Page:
Several years ago, the Business section of the Orange County (Calif.) Register, featured a two-page photo spread on the history of the Southland Corporation’s reason for being: the 7-11 store. Along with a history of the Big Gulp business, the piece featured an interview with Anaheim 7-11 franchisee Herb Domeño, owner of nine stores, including the site at Katella and Harbor. For those not familiar with southern California real estate, this prime property is directly adjacent to an Enchanted Kingdom knows as Disneyland.

Back then, Mr. Domeño’s stone’s throw-to-Disneyland convenience store boasted the highest sales volume in the country – an average of $3 million per year, clearly above the national sales-per-store average of about $1.3 million per year.

Taking out our trusty calculators, we could have determined that, give or take some up or down days in the boom-boom 1990’s, Mr. Domeño’s enterprise took in about $8,000 per day.

And how did we discern this figure? It’s easy to uncover, especially when the $3 million sales amount is featured boldly in the photo caption of Mr. Domeño in his cash-cow store. (By the way, the new national sales record for one 7-11 convenience store belongs to the folks running the show in Southampton, NY.

So what has the Orange County Register just told every enterprising convenience store robber who can read? This place is full of cash and even if they aren’t cleaning up like they did before Disneyland closed a nearby parking lot to make room for its California Adventure addition, Mr. Stickup Artist has to believe it’s worth a shot.

Even if the daily revenue figure is adjusted for slow days and customers who pay with debit or credit cards, it’s still a substantial amount of cash that is either on the premises or being moved, via some safe means we hope, to the bank.

In times of organizational crisis, it’s wise to have a designated member of the executive team speak to the print or TV media. This person will have the training, experience, and savvy to say the right things, at the right times. News gatherers, on the other hand, won’t always seek out your Director of Corporate Communications (or similarly-titled representative). If they want the juicy details, any gossip, or the “inside story,” they might go to any executive or manager they can find, or worse, to an employee, who gives an opinion as if it was a fact.

In a perfect world, the security professional would also be part of the discussion and review of any press release, placed article, or editorial coming from the organization that has any security-related content. “Facts and figures” statements tossed out like: “Our security system is so sophisticated it only takes one guard per eight-hour shift to operate it,” or “Our jewelry store revenues have never been higher” might be great PR, but they can turn your business into a new target, by people or groups who never considered it as one before.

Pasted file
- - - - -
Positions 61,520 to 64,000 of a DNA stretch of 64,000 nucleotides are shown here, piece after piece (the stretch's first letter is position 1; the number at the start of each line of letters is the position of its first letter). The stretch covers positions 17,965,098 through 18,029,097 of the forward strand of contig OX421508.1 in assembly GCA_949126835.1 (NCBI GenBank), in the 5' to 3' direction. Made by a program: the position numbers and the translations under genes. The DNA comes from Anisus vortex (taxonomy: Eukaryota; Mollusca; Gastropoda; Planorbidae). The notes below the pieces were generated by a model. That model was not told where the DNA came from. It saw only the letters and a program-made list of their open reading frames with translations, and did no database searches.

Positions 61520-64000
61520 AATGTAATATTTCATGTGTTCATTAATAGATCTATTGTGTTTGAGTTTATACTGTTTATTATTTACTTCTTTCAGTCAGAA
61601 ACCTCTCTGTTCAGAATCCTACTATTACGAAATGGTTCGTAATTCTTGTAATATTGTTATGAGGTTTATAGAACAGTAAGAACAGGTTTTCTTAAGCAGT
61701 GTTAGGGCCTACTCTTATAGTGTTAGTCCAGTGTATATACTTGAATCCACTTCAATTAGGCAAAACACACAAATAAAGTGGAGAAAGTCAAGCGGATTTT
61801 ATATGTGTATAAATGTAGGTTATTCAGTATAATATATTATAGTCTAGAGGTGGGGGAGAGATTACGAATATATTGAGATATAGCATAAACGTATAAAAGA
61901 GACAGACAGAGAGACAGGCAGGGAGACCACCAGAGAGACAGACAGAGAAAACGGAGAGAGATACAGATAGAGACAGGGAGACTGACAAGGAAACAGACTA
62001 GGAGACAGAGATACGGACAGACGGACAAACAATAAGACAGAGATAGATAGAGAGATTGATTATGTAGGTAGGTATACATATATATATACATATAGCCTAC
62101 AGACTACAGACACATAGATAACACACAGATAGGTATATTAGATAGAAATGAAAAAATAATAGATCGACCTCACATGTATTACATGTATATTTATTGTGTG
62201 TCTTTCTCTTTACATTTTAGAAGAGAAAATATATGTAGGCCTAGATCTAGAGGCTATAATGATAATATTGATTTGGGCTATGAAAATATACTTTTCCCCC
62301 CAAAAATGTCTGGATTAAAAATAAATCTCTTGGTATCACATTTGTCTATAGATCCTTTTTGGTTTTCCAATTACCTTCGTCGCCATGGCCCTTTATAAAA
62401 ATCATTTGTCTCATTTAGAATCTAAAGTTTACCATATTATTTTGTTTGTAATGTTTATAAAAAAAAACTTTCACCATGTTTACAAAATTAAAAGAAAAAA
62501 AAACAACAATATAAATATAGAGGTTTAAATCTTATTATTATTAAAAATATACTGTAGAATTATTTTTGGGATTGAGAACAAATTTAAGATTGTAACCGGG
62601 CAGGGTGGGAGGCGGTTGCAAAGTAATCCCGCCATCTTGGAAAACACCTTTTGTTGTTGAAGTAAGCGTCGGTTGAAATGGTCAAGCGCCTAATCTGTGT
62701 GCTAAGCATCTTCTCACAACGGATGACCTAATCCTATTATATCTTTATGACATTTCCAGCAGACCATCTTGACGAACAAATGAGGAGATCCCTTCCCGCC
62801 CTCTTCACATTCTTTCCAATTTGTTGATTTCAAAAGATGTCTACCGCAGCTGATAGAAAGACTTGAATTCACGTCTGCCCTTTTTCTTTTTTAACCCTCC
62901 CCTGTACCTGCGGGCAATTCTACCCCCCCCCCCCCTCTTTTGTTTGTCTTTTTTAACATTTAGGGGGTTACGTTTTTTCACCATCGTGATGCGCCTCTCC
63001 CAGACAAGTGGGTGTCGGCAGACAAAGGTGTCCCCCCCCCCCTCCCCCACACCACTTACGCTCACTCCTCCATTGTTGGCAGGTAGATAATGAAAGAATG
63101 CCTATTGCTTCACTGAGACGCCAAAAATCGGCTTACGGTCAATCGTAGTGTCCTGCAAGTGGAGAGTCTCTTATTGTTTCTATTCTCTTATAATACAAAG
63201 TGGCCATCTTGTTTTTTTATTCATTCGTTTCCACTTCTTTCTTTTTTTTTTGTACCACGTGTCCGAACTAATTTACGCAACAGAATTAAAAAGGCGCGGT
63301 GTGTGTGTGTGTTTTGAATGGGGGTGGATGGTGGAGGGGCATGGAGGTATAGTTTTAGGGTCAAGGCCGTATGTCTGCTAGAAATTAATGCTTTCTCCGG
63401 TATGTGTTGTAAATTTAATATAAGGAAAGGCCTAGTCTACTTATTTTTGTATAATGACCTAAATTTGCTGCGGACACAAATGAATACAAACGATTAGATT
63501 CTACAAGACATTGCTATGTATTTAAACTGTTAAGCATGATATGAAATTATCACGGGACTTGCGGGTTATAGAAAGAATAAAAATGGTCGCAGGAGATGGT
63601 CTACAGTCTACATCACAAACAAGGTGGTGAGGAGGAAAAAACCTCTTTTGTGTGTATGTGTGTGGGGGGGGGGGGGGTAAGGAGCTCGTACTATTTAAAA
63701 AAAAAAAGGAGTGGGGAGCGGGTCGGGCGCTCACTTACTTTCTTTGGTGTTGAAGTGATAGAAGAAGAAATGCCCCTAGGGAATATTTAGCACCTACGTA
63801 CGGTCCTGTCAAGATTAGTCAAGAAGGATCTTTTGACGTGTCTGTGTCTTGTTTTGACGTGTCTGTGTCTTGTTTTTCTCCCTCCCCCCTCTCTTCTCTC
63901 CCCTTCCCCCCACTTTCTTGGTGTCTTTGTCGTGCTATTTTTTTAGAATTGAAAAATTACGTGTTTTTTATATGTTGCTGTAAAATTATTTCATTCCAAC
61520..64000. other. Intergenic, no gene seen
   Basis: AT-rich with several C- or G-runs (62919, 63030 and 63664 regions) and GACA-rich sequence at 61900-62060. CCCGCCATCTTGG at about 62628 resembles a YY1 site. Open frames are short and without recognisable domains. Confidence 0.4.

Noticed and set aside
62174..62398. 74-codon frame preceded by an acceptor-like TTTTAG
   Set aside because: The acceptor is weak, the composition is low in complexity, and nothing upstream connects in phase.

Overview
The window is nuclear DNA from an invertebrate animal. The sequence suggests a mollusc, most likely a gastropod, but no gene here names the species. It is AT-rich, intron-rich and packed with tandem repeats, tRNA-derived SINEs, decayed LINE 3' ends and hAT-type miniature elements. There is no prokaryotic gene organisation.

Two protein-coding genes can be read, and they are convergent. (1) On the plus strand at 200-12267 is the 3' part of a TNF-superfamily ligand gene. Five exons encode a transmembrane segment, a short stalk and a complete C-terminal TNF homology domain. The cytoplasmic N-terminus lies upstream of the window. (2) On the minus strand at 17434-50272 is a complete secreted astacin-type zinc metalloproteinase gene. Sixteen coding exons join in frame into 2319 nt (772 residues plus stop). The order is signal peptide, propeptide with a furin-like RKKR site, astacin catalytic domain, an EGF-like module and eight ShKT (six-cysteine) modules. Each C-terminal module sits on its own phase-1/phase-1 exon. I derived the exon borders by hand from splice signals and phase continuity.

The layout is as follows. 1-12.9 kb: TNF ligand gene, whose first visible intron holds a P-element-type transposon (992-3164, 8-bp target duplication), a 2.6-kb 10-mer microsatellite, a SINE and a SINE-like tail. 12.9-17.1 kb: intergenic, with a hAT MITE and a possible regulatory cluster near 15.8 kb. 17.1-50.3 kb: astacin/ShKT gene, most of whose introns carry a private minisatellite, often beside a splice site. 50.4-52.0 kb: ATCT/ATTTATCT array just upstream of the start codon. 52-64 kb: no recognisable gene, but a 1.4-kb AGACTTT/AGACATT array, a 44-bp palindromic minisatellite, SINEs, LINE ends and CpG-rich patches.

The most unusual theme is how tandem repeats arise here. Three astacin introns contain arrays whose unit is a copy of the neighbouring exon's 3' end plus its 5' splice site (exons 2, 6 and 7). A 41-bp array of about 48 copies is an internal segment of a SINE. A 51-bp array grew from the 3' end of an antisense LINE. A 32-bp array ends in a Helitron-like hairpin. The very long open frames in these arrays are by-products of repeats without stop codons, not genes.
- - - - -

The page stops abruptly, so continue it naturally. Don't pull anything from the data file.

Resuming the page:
If you’re tasked with speaking to a media member about any aspect of your business operations or performance, choose your words carefully. Use the technique every politician is trained in from birth: bridging. Bridging simply requires you to “bridge over” to the question you want to answer versus the question you’re asked.

This approach works best when you’re asked the question you don’t really want to answer, i.e. Reporter: “Isn’t it true that your firm’s movement to stricter access control has created a `prison camp environment’ for your employees and customers?” Security Professional: “As you know, our approach has always been to put the safety and security needs of our people and our customers first. As such, we believe in creating the best working environment possible…”

Get the idea? You don’t answer a direct, confrontive question with a direct, assertive answer on point. You vary the response to make sure you cover your points, not theirs.
When in doubt, choose to be bland, especially with any information that hints of having a financial, proprietary, or trade-secret connection. “We’ve got a good handle on our inventory” sounds so much better than, “We’ve got a ton of expensive stuff laying around our warehouse.”

The old adage all publicity is good publicity has its exceptions. Better for people to read about your firm and have to make assumptions about your security, than to know too much detail.